Analysis: Donald Glover's New Childish Gambino Video, 'This Is America' NPR Music's hip-hop journalist Rodney Carmichael breaks down the political and racial nuances of Donald Glover's new video.

Donald Glover's 'This Is America' Holds Ugly Truths To Be Self-Evident

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What a weekend it was for actor Donald Glover.


UNIDENTIFIED PERSON: Ladies and gentlemen, Donald Glover.

CORNISH: He started off by hosting "Saturday Night Live."


DONALD GLOVER: Let's take a walk, shall we? (Singing) I really can do anything.

CORNISH: Now, Glover appeared both as the host and the musical guest, performing under his stage name Childish Gambino. But it was the performance and subsequent video release of his new song "This Is America" that got everyone's attention.


GLOVER: (Singing) We just want to party. Party just for you. We just want the money. Money just for you.

CORNISH: Here to talk more about it is Rodney Carmichael of NPR Music. Welcome to the studio.

RODNEY CARMICHAEL, BYLINE: Thank you so much for having me.

CORNISH: Essentially, this music video takes place in what looks like a giant warehouse, right? It's very stark. And this song that first comes on is actually kind of catchy.

CARMICHAEL: Yeah, so basically you have what you hear sounds like, you know, South African-sung melodies, sweet melodic mood. And you see Donald Glover, who was shirtless in the video, and he's kind of alternating between, you know, what looks like tribal dances and also viral hip-hop dances. And every now and then, he flashes this really exaggerated facial expression.

He ends up walking up to a man who had been previously playing guitar, a black man seated in a chair, and he proceeds to pull out a gun. And the next thing that happens is what really shifts the direction in the video.

CORNISH: Right, because now you've just seen an execution, right?


CORNISH: The simulation of an execution.


GLOVER: (Singing) Dance to shake the frame. This is America. Don't catch you slipping up. Don't catch you slipping up. Look what I'm whipping up.

CARMICHAEL: The South African melodies, they suddenly give way to this really dark, Southern American trap music. And the rest of the video was this barrage of chaos. You've got Jim Crow imagery, dancing school children, chaotic jumble of symbolism.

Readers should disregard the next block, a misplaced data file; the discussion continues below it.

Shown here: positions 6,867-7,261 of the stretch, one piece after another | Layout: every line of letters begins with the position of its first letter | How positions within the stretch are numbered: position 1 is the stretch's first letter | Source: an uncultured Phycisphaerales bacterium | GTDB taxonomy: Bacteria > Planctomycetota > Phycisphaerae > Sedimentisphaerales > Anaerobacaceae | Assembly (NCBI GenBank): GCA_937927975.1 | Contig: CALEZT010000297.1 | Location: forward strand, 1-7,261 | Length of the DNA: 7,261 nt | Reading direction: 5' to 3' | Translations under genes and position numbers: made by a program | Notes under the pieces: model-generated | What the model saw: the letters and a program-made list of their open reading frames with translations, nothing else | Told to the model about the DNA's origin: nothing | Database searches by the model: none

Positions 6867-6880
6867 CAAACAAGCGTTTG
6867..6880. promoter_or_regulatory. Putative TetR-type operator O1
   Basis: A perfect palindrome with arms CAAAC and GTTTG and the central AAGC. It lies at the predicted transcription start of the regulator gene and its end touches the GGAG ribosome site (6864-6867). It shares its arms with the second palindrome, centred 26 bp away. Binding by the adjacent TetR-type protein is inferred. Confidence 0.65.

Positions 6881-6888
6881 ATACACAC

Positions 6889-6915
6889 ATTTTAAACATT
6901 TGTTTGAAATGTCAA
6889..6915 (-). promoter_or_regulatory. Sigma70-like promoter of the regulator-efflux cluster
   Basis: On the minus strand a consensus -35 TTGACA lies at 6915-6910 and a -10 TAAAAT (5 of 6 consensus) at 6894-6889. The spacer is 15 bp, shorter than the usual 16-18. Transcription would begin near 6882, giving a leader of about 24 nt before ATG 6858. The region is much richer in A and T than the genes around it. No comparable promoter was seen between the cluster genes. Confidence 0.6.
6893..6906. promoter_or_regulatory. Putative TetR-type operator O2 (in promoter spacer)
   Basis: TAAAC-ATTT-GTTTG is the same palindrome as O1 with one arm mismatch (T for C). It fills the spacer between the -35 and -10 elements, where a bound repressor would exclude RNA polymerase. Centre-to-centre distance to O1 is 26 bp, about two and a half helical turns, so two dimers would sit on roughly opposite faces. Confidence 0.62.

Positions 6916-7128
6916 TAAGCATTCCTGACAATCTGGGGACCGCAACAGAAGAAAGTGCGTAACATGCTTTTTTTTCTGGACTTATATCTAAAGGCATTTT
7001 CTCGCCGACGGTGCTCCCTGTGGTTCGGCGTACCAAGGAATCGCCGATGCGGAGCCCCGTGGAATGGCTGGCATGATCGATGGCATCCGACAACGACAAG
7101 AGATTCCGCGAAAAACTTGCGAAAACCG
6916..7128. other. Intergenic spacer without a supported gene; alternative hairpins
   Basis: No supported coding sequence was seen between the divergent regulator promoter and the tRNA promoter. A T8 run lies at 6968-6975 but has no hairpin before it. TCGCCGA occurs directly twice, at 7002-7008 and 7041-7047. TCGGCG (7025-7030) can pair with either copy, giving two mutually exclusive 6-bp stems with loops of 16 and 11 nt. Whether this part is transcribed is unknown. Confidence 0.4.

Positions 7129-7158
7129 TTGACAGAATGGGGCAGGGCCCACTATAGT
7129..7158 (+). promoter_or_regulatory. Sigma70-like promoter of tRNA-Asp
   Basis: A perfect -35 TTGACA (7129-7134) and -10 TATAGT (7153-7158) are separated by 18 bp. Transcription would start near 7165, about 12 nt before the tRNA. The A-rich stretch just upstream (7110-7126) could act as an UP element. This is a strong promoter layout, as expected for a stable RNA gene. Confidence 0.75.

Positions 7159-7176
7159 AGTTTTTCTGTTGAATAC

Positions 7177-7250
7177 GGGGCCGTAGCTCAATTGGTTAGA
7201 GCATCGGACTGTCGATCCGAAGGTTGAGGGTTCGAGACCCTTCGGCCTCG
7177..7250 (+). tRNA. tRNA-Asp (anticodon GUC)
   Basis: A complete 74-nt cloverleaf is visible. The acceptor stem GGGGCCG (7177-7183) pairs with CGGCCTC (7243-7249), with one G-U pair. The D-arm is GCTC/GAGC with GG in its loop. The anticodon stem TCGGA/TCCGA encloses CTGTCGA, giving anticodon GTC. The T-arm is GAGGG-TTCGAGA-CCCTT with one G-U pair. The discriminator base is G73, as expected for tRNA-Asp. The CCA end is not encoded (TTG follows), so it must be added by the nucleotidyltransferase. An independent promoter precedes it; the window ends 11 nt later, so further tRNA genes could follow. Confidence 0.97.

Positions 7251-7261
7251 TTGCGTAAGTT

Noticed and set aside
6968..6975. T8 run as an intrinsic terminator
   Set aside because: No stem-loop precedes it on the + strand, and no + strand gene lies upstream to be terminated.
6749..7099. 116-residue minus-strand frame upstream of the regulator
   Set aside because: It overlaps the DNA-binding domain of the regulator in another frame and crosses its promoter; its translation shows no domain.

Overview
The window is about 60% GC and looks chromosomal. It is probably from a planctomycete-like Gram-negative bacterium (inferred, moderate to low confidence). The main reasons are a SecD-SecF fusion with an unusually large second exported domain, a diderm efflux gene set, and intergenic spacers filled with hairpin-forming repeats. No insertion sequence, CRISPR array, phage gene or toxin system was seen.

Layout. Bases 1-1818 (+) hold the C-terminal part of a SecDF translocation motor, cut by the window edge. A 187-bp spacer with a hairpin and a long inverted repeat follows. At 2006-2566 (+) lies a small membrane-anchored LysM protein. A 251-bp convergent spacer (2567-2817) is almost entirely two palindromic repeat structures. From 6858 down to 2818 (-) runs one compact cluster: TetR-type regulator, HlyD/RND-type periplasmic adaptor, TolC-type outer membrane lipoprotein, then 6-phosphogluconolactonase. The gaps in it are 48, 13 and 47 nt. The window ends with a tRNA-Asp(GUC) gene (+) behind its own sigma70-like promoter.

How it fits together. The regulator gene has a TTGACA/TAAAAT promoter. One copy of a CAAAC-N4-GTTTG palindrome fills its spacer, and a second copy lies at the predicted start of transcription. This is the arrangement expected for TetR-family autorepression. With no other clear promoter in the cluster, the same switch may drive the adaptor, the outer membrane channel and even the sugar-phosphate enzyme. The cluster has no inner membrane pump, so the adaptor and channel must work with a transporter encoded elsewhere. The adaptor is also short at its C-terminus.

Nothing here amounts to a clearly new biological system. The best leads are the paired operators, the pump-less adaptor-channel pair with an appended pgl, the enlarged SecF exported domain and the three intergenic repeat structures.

GLOVER: (Singing) Oh, tell somebody.

CORNISH: One minute, you're watching a choir, the kind of choir you might see - right? - an all-black choir singing and clapping in some pop music song as background and then...


GLOVER: (Singing) Black man. Black man. This is America.

CORNISH: ...Glover open fires on that choir. And it seems to be a reference to, for instance, the mass shooting in Charleston.

CARMICHAEL: It definitely seems to be a very direct reference to that shooting. And I think in a lot of ways, what Glover is trying to do is really bring our focus and our attention to black violence, black entertainment, the way they're juxtaposed in society. They seem to cancel each other out in the greater public consciousness.

CORNISH: The video ends with this wild chase scene where Glover is running away from a mob of people with an expression of horror on his face. What do you think is going on there?

CARMICHAEL: Well, it feels to me like it's a black man running from a lynch mob. People have also made reference to him trying to escape the sunken place, which is a reference to Jordan Peele's 2017 racial horror film "Get Out." Either way, it definitely is representative of this history of violent white supremacy.

CORNISH: Because the mob, the people in the mob, those actors are all white.


CORNISH: It's fair to say that Donald Glover is having a moment, right? He's earned Emmys and Golden Globes for his series "Atlanta." He is in a big-budget studio "Star Wars" film "Solo" this spring. What is he doing with this fame in this moment?

CARMICHAEL: You know what's interesting? I think that he feels a sense of responsibility. We're coming off the heels of Kanye West having a couple of very interesting and controversial weeks where we're really kind of grappling with what our entertainers at that level do with the spotlight that they have on them. What kind of message are they projecting out into the world?

And I think for Glover, he wants to be putting out the concerns of black folk, of folk who are voiceless in this world. And I think he wants to also represent it in a way where it's as challenging to his audience as it is to those outside on a mass scale.

CORNISH: That's Rodney Carmichael, NPR Music's hip-hop reporter. Rodney, thanks so much.

CARMICHAEL: Thank you for having me.

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